Recently, I noticed this article about literature in Iran, especially that in translation. It is interesting to see how much censorship plays a role (presumably native literature is pre-censored). As described in the article, “The ministry checks manuscripts mainly for erotic and religious transgression. Today, if a novel has made it past the censors, most Iranians assume that it has been tampered with and that they are better off searching for the Shah-era edition or the bootleg film version. Even in fiction, all relationships must conform to Islamic law. In the most recent vetted edition of “Madame Bovary,” for example, Emma’s adultery is omitted. Characters in Western novels who drink Champagne or whiskey find themselves uniformly sipping doogh, an Iranian yogurt soda that has never made anyone tipsy.”
Personally, I think one of the great joys of reading literature is learning about other cultures and lifestyles. For example, I’d find it odd if the characters in a book that takes place in Iran were drinking Guinness or enjoying a Japanese tea ceremony, and not doogh. When books are censored and adapted in this way, it seems as though only the plot (or some portion of it) matters, and not the culture behind it, and that is a loss. Apparently, many Iranians are aware of this and that’s why they turn to bootleg movies instead.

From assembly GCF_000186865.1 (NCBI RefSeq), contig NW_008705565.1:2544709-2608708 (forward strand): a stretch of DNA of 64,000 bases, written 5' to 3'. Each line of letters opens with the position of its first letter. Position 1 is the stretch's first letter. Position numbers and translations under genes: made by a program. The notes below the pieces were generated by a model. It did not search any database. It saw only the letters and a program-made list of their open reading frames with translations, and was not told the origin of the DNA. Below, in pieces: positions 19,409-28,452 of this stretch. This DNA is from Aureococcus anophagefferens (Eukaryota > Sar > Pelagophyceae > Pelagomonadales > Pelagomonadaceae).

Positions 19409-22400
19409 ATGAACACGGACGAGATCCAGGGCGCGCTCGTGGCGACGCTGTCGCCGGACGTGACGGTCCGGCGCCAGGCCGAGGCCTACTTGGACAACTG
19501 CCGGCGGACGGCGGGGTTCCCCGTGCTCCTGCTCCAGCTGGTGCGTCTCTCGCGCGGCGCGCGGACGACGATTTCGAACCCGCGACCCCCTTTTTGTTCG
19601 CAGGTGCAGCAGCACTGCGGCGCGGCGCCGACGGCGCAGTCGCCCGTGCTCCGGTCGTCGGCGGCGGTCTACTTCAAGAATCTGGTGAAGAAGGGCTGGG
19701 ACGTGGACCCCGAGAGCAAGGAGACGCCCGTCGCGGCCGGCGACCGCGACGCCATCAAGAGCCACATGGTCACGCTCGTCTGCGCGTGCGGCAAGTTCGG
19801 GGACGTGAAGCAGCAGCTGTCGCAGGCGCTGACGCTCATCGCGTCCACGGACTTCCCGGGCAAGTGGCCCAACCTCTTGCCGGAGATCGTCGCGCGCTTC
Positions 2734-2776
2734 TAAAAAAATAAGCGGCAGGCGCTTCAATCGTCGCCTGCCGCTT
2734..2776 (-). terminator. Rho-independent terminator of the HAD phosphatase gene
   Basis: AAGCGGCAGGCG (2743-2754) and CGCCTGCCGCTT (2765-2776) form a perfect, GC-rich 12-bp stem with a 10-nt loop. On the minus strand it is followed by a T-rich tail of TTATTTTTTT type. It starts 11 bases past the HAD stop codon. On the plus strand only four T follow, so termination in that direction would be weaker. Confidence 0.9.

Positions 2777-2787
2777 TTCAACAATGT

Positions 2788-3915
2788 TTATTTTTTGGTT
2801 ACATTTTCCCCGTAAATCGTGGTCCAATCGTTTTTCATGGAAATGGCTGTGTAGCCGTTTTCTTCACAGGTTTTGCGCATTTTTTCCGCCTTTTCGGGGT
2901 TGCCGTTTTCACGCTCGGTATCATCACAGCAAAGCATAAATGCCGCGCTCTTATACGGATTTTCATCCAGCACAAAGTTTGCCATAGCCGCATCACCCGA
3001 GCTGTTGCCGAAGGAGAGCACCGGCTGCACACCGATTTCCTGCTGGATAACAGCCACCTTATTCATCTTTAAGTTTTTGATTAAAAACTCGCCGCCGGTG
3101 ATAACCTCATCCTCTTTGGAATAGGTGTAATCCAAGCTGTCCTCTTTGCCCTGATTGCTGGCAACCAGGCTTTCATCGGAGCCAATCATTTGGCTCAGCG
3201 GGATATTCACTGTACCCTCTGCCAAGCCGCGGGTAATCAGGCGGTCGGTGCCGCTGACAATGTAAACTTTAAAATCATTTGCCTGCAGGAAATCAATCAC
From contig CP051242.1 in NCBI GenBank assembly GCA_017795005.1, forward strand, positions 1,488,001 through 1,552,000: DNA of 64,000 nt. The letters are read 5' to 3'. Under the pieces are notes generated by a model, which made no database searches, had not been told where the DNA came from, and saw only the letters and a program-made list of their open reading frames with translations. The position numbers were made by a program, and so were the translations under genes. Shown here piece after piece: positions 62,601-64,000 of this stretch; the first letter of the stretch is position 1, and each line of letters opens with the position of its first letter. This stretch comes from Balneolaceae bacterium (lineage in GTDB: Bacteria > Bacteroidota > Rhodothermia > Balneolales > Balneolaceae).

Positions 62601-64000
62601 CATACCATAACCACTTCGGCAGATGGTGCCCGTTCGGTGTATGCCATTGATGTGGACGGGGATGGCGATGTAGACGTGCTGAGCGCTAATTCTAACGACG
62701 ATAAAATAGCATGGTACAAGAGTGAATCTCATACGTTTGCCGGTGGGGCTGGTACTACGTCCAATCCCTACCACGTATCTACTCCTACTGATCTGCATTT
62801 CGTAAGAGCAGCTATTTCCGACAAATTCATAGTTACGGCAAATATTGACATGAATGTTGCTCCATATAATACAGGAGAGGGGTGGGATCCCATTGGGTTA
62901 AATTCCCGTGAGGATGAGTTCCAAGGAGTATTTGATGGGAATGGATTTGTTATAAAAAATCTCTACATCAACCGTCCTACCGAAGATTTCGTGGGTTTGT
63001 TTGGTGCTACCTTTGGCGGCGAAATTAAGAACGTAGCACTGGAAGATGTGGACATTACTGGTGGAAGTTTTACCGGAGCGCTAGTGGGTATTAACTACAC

In Iran, rather than deal with these issues, “some [publishers] have turned away from contemporary literature altogether. The Western fascination with Rumi, for example, has heightened the already enthusiastic interest in Iran, and publishers are putting out new criticism and fresh translations. “The Persian classics create fewer problems,” Mohammad-Reza Zolfaghari, an editor at the Chaveh publishing house, said.”
It’s obviously, and unfortunately, much easier to control new translations of appropriate classics than attempt to translate foreign texts (or movies) that might be challenging to the country’s (or the government’s) belief system.
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